It turns out, I was wrong.
The MDD reuses the stock extruder. The stock extruder typically expects a bowden tube set up with a fitting to hold a length of PFTE from the extruder assembly to the hotend. In a direct drive set up, this length is much, much shorter. Yet, the extruder still has a exit port with room for a PTFE fitting, rather than just a bit of PTFE. There's no room between the extruder assembly and the hotend to use both fittings, and the MDD's own installation instructions recommend leaving the fitting off of the extruder.
Because of this, it can create a secondary bowden gap between the PTFE and the extruder if the PTFE isn't long enough. Rather than melting, it's possible for the filament to kink up and twist within the gap, lodging itself in there and creating additional filament drag. Worse, this failure mode is completely undetectable without disassembling the extruder assembly completely.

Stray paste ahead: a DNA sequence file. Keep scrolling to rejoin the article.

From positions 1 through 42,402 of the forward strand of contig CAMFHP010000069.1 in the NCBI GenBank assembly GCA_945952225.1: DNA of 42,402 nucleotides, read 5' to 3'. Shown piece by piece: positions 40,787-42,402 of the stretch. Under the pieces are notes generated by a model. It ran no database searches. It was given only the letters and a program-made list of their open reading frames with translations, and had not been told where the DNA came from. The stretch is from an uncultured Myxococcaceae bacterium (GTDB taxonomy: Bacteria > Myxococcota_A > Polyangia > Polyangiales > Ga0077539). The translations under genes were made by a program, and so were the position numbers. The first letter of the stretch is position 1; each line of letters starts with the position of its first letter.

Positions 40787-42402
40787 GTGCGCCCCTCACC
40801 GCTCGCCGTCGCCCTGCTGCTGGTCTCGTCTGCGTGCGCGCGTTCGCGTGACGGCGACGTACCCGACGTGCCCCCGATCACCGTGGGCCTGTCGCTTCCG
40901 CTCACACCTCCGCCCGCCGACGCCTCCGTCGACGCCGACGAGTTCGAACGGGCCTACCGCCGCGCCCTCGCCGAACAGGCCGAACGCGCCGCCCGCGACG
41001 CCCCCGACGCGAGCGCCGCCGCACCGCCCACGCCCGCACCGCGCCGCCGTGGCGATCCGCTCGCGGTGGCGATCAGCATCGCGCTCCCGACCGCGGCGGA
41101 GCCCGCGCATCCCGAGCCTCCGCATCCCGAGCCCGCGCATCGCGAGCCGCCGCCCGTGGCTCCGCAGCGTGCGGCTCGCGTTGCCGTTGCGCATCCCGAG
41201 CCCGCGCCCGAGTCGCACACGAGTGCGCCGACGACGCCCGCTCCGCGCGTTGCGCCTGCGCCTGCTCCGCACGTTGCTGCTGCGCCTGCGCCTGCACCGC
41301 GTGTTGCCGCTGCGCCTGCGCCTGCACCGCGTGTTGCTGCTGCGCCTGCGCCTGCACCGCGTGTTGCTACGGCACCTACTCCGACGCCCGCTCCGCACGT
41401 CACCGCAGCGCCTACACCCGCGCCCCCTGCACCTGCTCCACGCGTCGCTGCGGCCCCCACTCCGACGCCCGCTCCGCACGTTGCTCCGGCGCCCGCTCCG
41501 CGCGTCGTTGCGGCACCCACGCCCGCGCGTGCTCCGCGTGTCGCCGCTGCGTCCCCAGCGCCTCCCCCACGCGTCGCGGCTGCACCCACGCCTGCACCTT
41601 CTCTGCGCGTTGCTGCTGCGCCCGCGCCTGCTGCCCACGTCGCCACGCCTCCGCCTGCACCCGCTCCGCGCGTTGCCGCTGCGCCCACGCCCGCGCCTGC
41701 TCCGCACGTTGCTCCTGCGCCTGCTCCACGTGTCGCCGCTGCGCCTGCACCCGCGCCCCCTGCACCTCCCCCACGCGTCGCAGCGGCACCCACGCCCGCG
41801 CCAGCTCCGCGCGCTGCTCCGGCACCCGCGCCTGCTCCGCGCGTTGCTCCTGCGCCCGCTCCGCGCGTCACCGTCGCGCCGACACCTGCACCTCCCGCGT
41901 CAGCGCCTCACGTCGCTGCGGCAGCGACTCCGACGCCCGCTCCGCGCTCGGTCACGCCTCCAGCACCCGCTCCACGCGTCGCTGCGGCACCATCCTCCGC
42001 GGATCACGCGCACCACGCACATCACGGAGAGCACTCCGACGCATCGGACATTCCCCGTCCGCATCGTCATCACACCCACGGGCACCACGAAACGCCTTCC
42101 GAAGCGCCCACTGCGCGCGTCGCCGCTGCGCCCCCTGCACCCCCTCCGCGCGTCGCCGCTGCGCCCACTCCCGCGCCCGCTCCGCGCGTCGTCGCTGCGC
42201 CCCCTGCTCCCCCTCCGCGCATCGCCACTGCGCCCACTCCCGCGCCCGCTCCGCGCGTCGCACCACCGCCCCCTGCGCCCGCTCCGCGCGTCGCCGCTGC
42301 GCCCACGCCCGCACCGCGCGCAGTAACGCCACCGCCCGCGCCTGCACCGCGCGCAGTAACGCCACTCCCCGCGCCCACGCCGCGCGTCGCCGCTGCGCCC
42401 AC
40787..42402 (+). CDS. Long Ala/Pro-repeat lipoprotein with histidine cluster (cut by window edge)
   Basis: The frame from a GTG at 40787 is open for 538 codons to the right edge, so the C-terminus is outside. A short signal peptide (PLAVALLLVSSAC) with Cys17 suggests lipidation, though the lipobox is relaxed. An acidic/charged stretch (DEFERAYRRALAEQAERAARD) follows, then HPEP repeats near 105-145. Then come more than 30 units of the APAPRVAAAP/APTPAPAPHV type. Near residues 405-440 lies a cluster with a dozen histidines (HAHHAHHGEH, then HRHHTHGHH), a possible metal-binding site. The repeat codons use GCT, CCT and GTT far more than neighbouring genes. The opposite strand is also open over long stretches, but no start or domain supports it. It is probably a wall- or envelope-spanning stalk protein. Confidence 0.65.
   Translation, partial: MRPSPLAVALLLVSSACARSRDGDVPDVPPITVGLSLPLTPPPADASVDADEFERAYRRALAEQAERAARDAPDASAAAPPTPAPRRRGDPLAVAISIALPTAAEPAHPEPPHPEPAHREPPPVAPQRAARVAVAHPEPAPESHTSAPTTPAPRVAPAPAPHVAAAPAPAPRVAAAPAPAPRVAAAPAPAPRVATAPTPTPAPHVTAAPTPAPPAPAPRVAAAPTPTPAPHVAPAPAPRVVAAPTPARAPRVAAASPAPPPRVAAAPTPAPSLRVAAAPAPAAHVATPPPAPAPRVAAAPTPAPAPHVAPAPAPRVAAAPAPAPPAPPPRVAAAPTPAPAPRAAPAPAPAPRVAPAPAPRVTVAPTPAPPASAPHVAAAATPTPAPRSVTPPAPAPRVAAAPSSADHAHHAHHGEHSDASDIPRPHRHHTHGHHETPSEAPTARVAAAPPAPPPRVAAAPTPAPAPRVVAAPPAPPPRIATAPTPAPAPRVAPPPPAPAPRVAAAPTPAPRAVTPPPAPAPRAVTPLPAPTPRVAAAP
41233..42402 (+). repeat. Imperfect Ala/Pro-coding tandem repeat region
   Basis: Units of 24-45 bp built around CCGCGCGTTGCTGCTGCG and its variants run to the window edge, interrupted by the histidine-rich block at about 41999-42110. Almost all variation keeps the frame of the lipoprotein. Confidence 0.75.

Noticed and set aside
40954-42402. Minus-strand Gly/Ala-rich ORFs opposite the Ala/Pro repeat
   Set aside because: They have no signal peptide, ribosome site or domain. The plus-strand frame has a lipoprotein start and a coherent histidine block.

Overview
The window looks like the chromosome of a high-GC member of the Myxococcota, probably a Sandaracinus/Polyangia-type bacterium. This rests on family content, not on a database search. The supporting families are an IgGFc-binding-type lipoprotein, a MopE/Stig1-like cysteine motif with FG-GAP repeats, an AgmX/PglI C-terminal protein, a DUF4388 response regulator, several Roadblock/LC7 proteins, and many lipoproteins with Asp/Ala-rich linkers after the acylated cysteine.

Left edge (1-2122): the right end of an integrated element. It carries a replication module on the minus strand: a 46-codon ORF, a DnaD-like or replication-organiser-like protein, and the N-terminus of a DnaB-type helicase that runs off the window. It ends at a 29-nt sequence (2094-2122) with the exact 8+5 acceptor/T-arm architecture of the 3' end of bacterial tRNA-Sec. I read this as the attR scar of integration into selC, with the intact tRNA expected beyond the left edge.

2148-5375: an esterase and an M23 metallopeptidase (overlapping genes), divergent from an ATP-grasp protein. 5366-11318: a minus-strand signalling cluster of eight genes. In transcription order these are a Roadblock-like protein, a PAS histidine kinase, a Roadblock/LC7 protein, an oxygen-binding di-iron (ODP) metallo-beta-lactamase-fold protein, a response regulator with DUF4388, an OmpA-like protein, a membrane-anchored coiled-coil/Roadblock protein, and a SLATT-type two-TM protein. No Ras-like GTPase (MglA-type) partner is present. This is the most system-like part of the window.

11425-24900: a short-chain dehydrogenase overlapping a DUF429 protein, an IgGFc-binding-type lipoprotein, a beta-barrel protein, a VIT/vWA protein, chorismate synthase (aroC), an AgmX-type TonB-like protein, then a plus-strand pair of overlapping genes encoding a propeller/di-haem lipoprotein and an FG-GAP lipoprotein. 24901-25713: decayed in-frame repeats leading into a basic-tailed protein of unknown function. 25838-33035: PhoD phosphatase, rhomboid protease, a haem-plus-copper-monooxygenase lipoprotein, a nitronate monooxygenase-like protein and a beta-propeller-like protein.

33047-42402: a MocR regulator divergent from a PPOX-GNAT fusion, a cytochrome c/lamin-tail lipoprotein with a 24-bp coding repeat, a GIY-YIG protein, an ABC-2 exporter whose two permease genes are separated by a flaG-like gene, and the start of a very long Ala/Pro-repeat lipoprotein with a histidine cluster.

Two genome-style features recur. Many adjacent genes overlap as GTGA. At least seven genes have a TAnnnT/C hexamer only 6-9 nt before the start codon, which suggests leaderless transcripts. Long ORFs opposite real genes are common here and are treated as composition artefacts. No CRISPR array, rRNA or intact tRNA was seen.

A possible solution would be to use a different extruder more suited to direct drive, or modify a PTFE fitting to narrow the exit port of the extruder to eliminate the play. Either way, it doesn't solve the much more vexing issue that the extruder motor and gearing is facing the rear of the printer, making this an ongoing hazard.
Before reinstalling the extruder assembly, I validated that the inside of the hotend was perfectly clear. Again, the MDD doesn't help here since the extruder assembly is completely in the way. Once back together, I started another print and hoped it wouldn't jam this time.
As you can guess, my luck was poor, and soon the printer was jammed up once more.
I had been fighting this issue for weeks at this point, felt I covered nearly every possibility short of replacing the entire gantry assembly, and still the damn thing was jamming.